Lack of skilled people is a major impediment to achieving Government gigabit-broadband targets
Telcom Group who owns ISP brands including ClearFibre, WeFibre and Telcom is aiming to do its bit to address the crisis of skills to build future networks by launching the Telecoms Engineer Bootcamp through their social initiative Recode.
The training course is a ‘No cost, no catch, tuition-free training’ 4-week bootcamp with the offer of a job at the end. The scheme focuses on fibre broadband roll-out with graduates of the programme going on to receive further advanced training in specialist tasks such as overhead, surveys, splicing and more.
Shaun Gibson, CEO of Telcom Group said, “Today, the main issue facing all alt-nets across the UK is availability of skilled resources, with a particular emphasis upon telecommunications engineers. There are a limited number of engineers seeking opportunities and intense competition to hire those that are coming out of programmes such as CTTS. This engineer resource constraint means that the industry at large will struggle to increase its output to such a level where it can hope to meet the Government’s gigabit coverage targets without initiatives like the Telecoms Engineer Bootcamp from Recode.”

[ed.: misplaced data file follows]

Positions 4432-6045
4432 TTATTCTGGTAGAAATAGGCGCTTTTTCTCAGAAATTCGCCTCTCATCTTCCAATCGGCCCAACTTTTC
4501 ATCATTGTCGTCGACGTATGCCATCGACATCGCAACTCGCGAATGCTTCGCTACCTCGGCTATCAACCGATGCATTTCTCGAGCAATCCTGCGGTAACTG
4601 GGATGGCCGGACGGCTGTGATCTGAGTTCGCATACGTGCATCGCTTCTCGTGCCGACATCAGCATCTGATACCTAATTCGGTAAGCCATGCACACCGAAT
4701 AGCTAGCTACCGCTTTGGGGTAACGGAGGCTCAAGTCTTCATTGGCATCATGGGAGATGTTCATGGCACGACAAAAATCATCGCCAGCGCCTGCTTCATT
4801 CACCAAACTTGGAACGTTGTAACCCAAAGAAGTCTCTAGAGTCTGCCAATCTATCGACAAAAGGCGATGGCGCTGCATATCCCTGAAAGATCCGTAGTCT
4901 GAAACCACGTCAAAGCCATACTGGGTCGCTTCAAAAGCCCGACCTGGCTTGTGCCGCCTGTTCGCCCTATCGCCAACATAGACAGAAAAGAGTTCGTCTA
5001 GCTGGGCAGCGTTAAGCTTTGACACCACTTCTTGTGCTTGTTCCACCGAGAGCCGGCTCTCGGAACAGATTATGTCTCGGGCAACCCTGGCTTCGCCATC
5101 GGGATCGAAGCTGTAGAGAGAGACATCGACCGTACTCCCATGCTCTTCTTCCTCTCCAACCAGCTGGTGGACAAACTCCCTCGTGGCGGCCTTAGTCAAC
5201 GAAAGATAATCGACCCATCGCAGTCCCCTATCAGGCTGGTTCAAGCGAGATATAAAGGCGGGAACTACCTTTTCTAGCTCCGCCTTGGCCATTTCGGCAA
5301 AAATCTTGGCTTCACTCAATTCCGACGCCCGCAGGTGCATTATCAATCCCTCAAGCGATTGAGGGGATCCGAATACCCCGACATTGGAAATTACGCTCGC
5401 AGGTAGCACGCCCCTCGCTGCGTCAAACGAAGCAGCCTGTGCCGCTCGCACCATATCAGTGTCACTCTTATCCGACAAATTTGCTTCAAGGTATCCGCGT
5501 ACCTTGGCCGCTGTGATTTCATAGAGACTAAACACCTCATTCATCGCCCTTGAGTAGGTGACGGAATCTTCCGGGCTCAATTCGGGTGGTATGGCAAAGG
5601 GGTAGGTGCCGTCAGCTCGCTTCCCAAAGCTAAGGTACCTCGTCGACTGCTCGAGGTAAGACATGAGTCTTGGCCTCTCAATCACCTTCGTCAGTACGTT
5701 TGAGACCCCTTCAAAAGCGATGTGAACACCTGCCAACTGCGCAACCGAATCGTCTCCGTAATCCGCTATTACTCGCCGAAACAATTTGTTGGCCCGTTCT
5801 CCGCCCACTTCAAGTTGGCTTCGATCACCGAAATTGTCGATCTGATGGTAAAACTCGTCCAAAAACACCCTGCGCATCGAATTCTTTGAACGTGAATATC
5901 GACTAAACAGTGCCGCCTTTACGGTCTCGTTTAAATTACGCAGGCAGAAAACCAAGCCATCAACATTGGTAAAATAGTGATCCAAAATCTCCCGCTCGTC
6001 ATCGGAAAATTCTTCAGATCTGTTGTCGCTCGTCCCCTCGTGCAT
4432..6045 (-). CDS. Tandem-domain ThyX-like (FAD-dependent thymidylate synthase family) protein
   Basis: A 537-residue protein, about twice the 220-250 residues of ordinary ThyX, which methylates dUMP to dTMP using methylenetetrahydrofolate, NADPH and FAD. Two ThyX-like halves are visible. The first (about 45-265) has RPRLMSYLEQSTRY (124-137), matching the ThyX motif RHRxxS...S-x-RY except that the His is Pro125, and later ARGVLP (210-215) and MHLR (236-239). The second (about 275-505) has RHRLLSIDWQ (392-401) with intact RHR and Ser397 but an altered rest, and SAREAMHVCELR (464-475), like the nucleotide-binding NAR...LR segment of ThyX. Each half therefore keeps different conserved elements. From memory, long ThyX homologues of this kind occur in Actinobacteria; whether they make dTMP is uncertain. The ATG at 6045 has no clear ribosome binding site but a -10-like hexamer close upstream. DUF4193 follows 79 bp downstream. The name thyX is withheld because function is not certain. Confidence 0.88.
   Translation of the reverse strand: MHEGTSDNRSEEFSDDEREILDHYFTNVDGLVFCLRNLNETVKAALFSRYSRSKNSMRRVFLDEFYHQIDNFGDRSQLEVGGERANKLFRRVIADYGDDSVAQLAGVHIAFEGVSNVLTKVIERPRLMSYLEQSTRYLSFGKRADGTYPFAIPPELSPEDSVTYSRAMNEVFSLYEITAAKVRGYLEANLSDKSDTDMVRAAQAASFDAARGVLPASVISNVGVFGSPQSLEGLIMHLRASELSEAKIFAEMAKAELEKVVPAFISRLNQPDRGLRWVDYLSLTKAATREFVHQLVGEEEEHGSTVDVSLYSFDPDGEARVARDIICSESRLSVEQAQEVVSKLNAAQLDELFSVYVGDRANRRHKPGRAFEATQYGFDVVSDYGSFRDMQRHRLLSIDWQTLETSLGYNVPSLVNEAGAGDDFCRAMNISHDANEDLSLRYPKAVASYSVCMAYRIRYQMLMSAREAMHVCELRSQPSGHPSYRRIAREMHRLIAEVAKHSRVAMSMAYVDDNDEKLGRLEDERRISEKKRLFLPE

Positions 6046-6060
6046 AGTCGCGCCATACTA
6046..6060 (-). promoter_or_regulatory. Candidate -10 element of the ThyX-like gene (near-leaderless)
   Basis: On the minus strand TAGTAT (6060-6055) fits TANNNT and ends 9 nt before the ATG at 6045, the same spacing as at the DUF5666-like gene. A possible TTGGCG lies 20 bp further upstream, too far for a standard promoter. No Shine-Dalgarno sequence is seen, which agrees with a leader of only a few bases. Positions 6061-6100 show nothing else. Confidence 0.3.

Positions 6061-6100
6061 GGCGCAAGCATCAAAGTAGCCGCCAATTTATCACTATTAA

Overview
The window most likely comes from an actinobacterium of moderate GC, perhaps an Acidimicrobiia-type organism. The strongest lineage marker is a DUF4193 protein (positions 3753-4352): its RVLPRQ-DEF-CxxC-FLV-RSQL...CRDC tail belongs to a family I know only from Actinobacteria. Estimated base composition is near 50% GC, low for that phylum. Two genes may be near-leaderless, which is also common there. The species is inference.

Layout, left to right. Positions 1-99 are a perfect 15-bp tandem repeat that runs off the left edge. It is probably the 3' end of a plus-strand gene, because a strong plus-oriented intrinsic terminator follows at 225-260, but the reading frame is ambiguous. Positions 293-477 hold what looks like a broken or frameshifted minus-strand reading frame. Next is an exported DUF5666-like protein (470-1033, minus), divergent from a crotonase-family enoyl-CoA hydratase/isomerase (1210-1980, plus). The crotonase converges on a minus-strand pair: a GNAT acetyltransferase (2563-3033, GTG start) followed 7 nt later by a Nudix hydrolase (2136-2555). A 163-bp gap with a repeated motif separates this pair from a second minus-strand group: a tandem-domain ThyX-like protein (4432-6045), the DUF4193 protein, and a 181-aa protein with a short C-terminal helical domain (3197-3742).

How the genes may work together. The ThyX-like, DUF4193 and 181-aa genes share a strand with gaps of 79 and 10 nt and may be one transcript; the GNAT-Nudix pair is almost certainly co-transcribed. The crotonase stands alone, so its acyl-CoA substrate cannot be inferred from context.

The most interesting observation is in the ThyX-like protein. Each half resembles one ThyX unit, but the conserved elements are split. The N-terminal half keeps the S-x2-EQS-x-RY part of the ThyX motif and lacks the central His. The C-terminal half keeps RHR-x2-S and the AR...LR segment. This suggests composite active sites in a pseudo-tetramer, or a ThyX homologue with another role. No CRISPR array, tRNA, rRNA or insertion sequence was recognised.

Most altnets are dependent on third-party contractors for build of infrastructure, so the problem of skills shortages has only been exacerbated by the demise of organisations including Gloucester based Complete Utilities, which blamed the COVID pandemic for it’s demise with the loss of 300 jobs, in November and the closure of North Midland Construction (NMCN) in October with losses of around £23M. The closure of these contractors impacted altnets including the Fastershire project where Gigaclear led the rollout and CityFibre.
Kim Barlow, CEO of Pioneer Utilities – another Telcom Group company – said "Through partnering with Recode we’ve successfully managed to build our own teams of well rounded foundational engineering talent, who we’re now able to develop and train in the areas most important to our business such as overhead.”
Exploring the realities and challenges of building fibre and 5G networks in the UK is the main focus of the Project Rollout track at Connected Britain. It returns to London in September 2022 – find out more HERE